A month into official Routeburn training and yesterday marked the first time I genuinely wished I could stay in bed instead of training. Don’t get me wrong, I often have thoughts about being anywhere-but-running – usually when I’m halfway up a hill of zigzags at 6:30 in the morning in the rain – but yesterday was the first time I honestly debated with myself, lying under a pile of blankets listening to the rain on the roof, whether I could get away with skipping a day.

Though I really admire people who are entirely self-motivated when it comes to training – the sort of person who may not actually exist outside of the imagination of people like me, who bounces out of bed with a smile on their face no matter what they have to do – I’ve never been like that. My training tends to be based around a simple principle of making it incredibly inconvenient to avoid. I get up at 6am and go to the gym before work every day not out of some sort of delighted interest in weight training, but just because of a complete lack of interest in an hour and a half commute if I leave my house the same time as the rest of West Auckland.

Even my weekly long run has a very specific routine attached to it: roll out of bed and into my running shoes at 7am, get straight out the door. I’m into about my fifth kilometre before my body even realises that I’m no longer asleep.

But this does mean when I stray from routine, it gets a little easier to think twice about things. At the moment, I’m in a fairly set routine – three morning runs during the week that vary from half an hour to an hour long, a Saturday morning two-hour-plus run, a Sunday morning two-to-three-hour trail walk. Ironically, the toughest one to motivate myself for is the Sunday walk.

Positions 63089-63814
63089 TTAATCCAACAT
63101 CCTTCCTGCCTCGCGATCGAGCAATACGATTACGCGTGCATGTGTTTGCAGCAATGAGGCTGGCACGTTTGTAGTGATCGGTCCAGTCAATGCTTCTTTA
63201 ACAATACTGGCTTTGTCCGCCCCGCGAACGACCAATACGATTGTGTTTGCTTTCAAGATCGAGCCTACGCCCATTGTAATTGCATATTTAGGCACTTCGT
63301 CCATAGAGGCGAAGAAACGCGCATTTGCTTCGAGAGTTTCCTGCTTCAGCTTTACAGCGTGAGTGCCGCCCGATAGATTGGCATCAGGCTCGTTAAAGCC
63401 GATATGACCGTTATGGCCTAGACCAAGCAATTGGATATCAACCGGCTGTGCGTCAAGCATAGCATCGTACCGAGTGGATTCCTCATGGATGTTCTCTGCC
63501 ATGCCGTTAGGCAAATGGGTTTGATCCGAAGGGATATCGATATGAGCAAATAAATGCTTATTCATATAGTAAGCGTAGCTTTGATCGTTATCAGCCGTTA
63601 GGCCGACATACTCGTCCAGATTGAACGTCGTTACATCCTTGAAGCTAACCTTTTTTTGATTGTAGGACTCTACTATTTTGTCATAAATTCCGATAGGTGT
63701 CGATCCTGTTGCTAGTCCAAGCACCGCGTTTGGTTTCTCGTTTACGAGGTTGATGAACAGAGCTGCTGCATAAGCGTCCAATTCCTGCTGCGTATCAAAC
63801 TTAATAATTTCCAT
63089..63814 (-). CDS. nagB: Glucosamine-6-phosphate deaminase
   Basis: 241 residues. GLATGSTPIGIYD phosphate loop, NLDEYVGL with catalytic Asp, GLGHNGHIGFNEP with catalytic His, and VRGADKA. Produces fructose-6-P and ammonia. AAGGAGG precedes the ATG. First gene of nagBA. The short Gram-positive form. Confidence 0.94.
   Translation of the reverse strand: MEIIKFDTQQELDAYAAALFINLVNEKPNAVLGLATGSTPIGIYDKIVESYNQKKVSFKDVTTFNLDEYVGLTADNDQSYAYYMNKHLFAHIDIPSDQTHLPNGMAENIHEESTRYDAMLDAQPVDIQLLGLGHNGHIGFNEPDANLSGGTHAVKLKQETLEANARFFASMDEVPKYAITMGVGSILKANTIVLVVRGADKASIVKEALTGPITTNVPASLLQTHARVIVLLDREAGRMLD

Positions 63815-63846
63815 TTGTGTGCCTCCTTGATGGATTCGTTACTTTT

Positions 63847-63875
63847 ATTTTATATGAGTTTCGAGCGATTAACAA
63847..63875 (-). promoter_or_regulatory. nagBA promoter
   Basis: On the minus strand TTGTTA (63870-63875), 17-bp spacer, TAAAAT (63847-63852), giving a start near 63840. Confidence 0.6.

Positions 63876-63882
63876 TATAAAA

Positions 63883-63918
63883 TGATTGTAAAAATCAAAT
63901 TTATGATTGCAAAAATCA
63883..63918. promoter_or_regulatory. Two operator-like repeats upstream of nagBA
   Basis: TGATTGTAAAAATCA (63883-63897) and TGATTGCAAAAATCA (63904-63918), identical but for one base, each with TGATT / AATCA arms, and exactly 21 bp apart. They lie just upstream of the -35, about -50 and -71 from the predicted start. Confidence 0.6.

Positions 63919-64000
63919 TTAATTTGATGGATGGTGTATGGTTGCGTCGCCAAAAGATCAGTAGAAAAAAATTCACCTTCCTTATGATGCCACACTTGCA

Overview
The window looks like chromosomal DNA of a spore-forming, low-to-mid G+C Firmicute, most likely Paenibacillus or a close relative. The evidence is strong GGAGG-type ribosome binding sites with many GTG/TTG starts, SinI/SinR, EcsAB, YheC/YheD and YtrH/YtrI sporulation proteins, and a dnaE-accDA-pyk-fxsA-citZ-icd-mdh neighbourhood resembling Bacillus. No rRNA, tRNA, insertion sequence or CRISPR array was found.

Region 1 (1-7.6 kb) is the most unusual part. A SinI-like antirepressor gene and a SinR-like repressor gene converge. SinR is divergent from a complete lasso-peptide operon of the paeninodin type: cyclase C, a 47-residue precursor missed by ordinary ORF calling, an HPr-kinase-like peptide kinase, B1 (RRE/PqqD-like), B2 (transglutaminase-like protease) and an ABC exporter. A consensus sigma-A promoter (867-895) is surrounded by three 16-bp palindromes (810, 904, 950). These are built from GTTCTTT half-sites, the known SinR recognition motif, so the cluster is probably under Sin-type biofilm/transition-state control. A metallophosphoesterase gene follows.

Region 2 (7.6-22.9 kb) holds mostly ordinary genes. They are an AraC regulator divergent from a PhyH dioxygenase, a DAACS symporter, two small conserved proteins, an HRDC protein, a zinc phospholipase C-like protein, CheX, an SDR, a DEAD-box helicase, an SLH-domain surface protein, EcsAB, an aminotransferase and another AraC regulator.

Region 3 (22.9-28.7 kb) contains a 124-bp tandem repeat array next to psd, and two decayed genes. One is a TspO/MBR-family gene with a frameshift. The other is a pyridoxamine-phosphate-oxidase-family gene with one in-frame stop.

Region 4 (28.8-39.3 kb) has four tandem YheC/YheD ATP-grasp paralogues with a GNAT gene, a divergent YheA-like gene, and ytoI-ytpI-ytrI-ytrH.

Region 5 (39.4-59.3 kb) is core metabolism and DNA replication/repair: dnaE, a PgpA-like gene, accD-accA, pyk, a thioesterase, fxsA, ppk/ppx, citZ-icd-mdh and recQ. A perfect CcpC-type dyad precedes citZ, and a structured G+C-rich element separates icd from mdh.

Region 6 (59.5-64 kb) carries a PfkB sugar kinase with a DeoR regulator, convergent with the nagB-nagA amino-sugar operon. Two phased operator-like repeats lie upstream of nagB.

In the dark of my room, my reasons for skipping the walk seemed fairly sound. I was still quite sore from the previous day’s 21km effort, which had incorporated more new hills than my body was entirely happy with. It was raining, which is fine when I’m running – I’m one of those freaks who genuinely enjoys running in rain – but tends to just make me feel miserable when I’m walking. I was still getting over a cold, I hadn’t had a lot of sleep, I had a lot of other things I could have been spending my morning doing. And when you’re training for a run – no matter how much you’ve accepted that you’re going to have to walk some of the race when it comes around – it’s hard to truly get your head around that you need to walk as part of your training, too.

Eventually I gathered the emotional strength to pull back my curtains and check on the state of the weather – there’d been a break in the rain and that was apparently all the motivation I needed. Once again, motivated by convenience over anything else, the idea that I could get my walk in before the rain set in again was enough to get me out of bed. That – and the fact that no matter whether or not you’ve actually started your run (or walk) yet, you can still play the “well, only three hours to go until I’m back home” game. There’s only one way that that number starts decreasing, and that’s by actually starting.